Category Archives: Black History

Women’s History Month: Nina Simone’s “Four Women”

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Lately, between Andresmusictalk and my own blog Dystopian Dance Party, I feel like I’ve been writing a lot about Nina Simone. Not that I’m complaining, of course. Simone is one of my all-time favorite artists: a bold and daring a performer who nevertheless carried herself with an imperious dignity that earned her the title “High Priestess of Soul.” And, especially in the late 1960s, her voice as a radical Black woman made vital contributions to the very culture that marginalized her.

Take, for example, her 1966 song “Four Women,” an emotional portrait of the manifold ways African American women have been oppressed throughout history. Over an ominous blues piano line, Simone lends subjectivity to four archetypal figures: the dark-skinned slave “Aunt Sarah,” the mulatto “Safronia,” the Jezebel/prostitute “Sweet Thing,” and finally the embittered militant “Peaches.” With her last verse, she declares that the rage at the heart of the Black Civil Rights movement is both inevitable and justified by the indignities of the past; “I’m awfully bitter these days,” she admits, “because my parents were slaves.” And in inhabiting these figures–widely perceived as negative, racist stereotypes–she gives them a sense of humanity and empathy that could not be found in the women’s movement of the time.

The place of Black women in feminism has of course been contested since the days of Sojourner Truth; it remains, unfortunately, an ongoing struggle, seen most recently in debates leading up to this January’s Women’s March on Washington. But with songs like “Four Women,” Nina Simone ensured that the uniqueness of Black women’s experiences were expressed, whether “mainstream” feminism chose to acknowledge them or not. And her music continues to resonate–as evidenced by the above cover version, performed by the Berklee College of Music chapter of Black Lives Matter. It is, as ever, sad that a song written about the plight of Black women in 1966 could remain so necessary over 50 years later; things being as they are, however, at least now we can be glad it exists.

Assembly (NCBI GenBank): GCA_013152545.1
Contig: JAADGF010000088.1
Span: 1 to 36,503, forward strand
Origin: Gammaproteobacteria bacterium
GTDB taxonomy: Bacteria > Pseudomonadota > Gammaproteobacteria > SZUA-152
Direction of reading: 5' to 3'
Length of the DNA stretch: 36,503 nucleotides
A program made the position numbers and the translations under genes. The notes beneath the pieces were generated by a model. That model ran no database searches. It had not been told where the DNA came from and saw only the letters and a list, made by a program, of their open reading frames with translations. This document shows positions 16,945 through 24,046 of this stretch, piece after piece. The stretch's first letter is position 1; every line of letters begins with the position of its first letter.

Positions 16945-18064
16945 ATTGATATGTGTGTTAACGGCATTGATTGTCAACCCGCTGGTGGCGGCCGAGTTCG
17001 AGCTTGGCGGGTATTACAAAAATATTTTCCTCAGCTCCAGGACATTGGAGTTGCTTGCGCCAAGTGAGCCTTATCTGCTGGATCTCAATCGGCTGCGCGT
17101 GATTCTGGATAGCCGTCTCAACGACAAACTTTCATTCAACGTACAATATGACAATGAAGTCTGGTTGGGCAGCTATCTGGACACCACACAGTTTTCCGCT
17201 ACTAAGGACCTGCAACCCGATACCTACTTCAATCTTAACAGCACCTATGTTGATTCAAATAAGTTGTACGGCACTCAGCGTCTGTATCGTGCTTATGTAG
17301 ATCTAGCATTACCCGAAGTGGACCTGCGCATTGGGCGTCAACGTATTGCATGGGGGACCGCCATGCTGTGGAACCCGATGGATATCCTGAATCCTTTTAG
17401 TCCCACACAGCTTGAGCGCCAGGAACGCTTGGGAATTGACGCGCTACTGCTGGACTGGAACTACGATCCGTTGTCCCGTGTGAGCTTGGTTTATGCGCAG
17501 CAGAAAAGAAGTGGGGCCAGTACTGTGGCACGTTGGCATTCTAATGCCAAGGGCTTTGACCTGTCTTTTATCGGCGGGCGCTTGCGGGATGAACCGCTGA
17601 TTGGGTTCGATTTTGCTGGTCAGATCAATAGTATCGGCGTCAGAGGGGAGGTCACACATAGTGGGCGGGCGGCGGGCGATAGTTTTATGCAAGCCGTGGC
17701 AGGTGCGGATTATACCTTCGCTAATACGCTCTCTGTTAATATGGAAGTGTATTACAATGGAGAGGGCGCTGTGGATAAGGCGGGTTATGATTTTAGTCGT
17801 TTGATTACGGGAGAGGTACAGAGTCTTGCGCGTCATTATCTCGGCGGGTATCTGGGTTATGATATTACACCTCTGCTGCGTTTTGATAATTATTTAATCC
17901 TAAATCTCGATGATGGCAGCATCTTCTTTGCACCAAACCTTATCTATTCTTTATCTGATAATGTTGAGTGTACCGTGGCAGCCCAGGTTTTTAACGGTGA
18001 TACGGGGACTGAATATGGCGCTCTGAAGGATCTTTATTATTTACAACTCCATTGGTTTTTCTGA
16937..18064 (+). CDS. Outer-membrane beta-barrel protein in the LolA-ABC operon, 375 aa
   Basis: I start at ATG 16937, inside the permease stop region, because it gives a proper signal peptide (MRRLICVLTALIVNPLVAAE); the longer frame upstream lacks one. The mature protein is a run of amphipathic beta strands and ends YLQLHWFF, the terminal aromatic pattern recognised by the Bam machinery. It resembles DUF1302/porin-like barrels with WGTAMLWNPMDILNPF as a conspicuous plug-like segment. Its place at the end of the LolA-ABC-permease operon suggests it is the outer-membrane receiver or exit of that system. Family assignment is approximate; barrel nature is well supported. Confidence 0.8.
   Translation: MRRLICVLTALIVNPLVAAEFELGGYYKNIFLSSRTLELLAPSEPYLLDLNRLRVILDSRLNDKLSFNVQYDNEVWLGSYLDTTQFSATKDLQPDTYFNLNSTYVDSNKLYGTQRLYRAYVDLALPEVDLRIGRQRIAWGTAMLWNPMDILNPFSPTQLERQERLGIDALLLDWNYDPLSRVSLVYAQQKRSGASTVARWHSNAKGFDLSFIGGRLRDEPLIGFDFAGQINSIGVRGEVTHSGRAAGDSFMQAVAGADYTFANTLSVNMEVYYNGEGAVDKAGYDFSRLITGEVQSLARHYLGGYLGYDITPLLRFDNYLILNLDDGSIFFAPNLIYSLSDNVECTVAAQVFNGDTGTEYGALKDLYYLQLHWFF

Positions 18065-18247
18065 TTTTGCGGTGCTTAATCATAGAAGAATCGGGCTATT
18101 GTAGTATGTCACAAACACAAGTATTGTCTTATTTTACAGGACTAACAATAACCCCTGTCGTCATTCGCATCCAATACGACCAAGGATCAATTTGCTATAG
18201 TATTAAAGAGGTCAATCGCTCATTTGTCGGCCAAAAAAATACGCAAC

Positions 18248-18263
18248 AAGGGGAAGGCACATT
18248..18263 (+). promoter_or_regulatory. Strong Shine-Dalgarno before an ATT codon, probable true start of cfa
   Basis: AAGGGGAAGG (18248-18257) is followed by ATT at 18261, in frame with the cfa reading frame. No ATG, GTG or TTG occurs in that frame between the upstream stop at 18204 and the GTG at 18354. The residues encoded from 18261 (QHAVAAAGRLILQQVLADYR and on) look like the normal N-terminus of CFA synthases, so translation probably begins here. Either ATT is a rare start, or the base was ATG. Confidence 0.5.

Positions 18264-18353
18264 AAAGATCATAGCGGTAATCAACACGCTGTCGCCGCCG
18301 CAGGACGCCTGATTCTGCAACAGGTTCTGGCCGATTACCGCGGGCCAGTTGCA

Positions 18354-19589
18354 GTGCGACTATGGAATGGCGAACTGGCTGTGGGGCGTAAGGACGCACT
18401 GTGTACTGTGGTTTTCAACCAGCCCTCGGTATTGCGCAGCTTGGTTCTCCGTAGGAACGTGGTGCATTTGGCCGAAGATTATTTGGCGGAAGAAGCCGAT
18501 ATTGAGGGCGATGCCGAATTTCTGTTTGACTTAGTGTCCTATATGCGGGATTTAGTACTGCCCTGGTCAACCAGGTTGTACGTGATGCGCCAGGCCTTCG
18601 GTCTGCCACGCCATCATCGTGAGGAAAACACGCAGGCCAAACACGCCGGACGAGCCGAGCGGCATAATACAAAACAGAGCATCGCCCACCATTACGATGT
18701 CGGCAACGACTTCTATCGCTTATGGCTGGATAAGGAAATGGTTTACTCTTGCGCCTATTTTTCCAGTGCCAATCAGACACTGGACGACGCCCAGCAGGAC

Remember to check out Dystopian Dance Party next week for five more days of music by great women artists! See you soon.

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Filed under Berklee College Of Music, Black History, Black Lives Matter, black power, Blues, Nina Simone, pro black, vocal jazz, Women

Funky Stuff-The Best Of The Funk Essentials: The Full Story Of Getting From There To Here

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One of the most referenced music related events,which has now conceptually spanned two separate music blogs here on WordPress,is the story of how I first became involved in listening to funk. Delivered the story in two little bite sized pieces. And for a long time,it seemed as if there was no problem just keeping it that way. At the same time,I’ve told so many friends on Facebook and such about one little cassette dub of a CD compilation that really did ratify my entire musical focus from that moment on. And that would be hearing the 1993 compilation  Funky Stuff-The Best Of The Funk Essentials for the first time.